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To transfigure: to transform into something more beautiful or elevated

There are experiences in all our lives that so completely transcend the mundane that we step out of time completely. Those experiences live on in the eternal present in our heads and we are, on some deep molecular level, altered by them – utterly.

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I had one such experience recently. I was not the sole participant in the event that prompts these words. But I dare say many of the 300-plus performers who shared the stage with me at UCLA’s Royce Hall felt similarly. We were there for two reasons. First to perform two of Beethoven’s great choral works, the Mass in C and the Choral Fantasy. Second, to mark and celebrate the extraordinary musical life of our conductor and choirmaster, Donald Neuen, Distinguished Professor of Choral Music at UCLA’s Herb Alpert School of Music.

Beethoven poster FULL

At the age of 80, after a sixty-year career of conducting and teaching, Donald was retiring. Yes, that white-haired gentleman on the podium summoning up a veritable tempest of musical joy was less a Prospero thinking of lazy afternoons in a more temperate clime, than a newly liberated Ariel, ready to take on the world with mischief to spare.

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There are those people who feed on life and give nothing in return, who drain the colors from the canvas. Then there are those who accept nothing as enough, who believe everything is possible, and who view adversity as opportunity. Opportunity to strive, to create, to enrich, to find the Yes buried within the No. Beethoven was one such man, and Donald Neuen is another. When these two finally meet, it won’t be over sedate scones and Earl Grey at the Elysian Tea Rooms. There will be no talk of what was and what could have been. No Falstaffian reminiscences of “the days we have seen”. More likely the conversation will go something like this:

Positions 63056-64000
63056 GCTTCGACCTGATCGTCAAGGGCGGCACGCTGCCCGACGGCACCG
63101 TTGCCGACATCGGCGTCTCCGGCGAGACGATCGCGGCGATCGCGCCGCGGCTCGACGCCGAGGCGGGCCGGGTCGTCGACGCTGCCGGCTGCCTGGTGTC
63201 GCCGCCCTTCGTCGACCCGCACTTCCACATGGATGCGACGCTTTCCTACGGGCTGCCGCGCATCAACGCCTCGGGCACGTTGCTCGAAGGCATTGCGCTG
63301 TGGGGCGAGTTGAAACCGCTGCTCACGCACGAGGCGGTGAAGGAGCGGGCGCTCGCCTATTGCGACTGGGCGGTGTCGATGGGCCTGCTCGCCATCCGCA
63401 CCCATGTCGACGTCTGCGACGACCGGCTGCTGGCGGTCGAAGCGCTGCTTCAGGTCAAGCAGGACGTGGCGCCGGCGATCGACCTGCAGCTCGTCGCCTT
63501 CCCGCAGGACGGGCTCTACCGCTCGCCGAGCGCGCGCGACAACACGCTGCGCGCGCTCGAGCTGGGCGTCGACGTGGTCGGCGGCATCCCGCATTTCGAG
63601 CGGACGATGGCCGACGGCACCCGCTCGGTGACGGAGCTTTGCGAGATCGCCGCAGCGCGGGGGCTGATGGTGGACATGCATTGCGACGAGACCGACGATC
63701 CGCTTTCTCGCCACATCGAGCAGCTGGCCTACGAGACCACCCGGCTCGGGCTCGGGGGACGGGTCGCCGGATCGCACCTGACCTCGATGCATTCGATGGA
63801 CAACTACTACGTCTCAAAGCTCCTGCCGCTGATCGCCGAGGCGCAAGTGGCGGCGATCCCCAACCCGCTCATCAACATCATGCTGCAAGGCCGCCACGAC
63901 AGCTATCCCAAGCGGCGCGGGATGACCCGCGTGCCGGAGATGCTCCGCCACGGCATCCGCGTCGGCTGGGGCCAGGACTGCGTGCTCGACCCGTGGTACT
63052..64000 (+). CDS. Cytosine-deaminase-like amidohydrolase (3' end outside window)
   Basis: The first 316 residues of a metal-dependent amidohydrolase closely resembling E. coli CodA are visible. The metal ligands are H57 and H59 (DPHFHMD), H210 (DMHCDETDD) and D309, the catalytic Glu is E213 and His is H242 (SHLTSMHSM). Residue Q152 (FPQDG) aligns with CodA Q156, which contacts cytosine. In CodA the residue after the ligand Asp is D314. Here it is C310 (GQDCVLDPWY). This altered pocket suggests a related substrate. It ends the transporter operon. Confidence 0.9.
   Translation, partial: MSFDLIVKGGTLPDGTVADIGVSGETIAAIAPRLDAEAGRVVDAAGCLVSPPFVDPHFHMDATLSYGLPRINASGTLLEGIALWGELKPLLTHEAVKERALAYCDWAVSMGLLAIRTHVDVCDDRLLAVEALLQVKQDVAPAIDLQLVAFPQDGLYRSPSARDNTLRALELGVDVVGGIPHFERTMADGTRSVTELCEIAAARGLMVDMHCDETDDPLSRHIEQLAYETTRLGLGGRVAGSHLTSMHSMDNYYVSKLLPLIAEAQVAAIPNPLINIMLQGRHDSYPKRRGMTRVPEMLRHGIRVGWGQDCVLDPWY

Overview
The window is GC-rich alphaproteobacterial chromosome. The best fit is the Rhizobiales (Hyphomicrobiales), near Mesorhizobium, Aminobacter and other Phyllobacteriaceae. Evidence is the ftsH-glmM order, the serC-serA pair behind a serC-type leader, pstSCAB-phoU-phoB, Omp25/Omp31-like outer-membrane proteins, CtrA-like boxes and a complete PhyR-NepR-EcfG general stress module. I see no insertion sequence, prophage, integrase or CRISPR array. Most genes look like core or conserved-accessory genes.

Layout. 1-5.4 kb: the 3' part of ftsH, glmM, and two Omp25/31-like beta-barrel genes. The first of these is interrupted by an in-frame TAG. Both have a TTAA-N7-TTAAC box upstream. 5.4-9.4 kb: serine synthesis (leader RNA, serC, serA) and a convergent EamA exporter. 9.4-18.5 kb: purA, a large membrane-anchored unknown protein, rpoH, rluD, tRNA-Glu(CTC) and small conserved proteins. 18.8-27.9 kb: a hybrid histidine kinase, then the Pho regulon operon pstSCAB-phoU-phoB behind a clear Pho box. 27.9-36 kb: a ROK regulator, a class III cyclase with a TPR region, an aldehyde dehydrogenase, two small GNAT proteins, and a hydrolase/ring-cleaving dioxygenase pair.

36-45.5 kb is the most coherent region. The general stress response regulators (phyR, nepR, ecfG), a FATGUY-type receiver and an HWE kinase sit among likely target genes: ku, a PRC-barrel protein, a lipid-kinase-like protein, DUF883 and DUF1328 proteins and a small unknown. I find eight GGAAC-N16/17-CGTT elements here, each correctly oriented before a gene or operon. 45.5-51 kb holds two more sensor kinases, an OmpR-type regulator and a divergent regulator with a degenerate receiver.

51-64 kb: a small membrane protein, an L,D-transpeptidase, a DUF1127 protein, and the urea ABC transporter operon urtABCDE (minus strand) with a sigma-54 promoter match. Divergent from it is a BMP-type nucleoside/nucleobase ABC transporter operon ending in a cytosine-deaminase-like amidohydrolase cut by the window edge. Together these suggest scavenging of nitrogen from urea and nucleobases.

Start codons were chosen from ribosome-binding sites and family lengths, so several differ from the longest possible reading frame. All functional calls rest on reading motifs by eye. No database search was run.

Neuen: “So, been working on anything new?”

Beethoven: “Yes. But it’s really difficult. I doubt you can find a choir capable of singing it.”

Neuen: “Then I’ll make one.” (Turning to the hovering angels): “Now who among you can actually sing?”

The 13-year-old Beethoven

The 13-year-old Beethoven

It seems as if Beethoven, like music, has always been a part of my life. As a toddler I figured out how to operate my father’s old portable record-player with precocious alacrity, and, along with Holst’s Planets and Tchaikovsky’s Nutcracker, Beethoven’s symphonies were rarely far from the spinning turntable. The hammer blows of the 5th, the frenzied dance of the 7th, and the soaring finale of the 9th were the soundtrack to my precocity. The Sixth Symphony, nicknamed the Pastoral for its musical depiction of walks in the countryside, bucolic peasant scenes and thunderstorms, remains my go-to piece for spiritual solace. It’s music that puts what really matters in life into perspective, that says: “This is you, and this is your place in the cosmos. Treasure the world around you and it will bring you enlightenment.”

It’s a truth we still find hard to live by.

Beethoven was at odds with the world, and his music reflects his Promethean spirit with a naked, and sometimes painful, honesty. He accepts nothing, wants everything, and rails against the gods when he has to settle for something less than the ideal – which is most of the time. His deafness, the cruelest of cruel jokes to ever befall a composer, would have felled most musicians; instead it emboldened Beethoven. When you can no longer hear the sounds of this present world, you imagine the sonorities of worlds to come. And so it was with Beethoven: his music grasps for a future he desperately wants not only to hear, but also to live. His notebooks testify to his struggle to find the language – the notes – to encapsulate those sounds, that vision.